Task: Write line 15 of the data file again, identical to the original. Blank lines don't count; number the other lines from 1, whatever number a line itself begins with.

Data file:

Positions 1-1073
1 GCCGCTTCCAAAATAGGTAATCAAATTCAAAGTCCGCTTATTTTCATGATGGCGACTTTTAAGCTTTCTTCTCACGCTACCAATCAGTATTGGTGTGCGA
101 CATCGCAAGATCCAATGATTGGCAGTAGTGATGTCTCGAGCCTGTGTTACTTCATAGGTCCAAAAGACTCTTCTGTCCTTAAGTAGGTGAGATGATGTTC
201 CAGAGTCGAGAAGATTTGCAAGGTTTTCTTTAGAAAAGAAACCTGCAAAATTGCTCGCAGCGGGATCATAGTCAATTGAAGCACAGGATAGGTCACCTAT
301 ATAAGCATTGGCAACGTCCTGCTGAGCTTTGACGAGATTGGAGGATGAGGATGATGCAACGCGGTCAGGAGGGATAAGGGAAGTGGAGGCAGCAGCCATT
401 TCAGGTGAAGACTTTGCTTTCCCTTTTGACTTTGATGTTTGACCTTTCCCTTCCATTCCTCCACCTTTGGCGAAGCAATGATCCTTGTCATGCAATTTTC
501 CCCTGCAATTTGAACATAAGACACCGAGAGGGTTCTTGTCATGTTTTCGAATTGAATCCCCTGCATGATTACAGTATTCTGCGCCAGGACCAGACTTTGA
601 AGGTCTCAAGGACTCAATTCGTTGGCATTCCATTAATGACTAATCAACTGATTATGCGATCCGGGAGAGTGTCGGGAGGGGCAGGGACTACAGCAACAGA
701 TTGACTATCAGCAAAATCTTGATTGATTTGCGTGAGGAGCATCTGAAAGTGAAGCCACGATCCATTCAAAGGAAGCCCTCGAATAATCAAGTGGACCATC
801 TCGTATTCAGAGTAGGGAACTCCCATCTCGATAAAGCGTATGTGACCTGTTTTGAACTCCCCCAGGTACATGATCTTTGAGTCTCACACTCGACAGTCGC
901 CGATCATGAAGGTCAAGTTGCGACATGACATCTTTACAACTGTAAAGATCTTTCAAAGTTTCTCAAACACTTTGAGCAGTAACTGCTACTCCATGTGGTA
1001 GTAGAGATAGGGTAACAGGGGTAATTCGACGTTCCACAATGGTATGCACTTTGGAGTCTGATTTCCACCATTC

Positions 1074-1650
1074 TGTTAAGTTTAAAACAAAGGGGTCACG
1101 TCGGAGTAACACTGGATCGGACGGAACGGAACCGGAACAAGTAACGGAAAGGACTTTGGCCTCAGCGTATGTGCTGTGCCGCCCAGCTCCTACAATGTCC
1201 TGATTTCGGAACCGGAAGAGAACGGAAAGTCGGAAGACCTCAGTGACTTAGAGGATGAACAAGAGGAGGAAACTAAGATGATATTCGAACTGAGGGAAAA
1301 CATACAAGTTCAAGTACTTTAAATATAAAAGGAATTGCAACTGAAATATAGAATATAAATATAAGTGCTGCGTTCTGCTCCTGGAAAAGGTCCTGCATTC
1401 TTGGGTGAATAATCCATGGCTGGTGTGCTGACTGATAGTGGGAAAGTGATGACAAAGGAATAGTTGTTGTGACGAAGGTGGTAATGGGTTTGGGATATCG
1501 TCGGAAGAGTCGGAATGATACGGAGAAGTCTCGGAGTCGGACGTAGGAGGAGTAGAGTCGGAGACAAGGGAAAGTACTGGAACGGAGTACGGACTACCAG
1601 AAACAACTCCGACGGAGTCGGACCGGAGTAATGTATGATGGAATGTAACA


1101 TCGGAGTAACACTGGATCGGACGGAACGGAACCGGAACAAGTAACGGAAAGGACTTTGGCCTCAGCGTATGTGCTGTGCCGCCCAGCTCCTACAATGTCC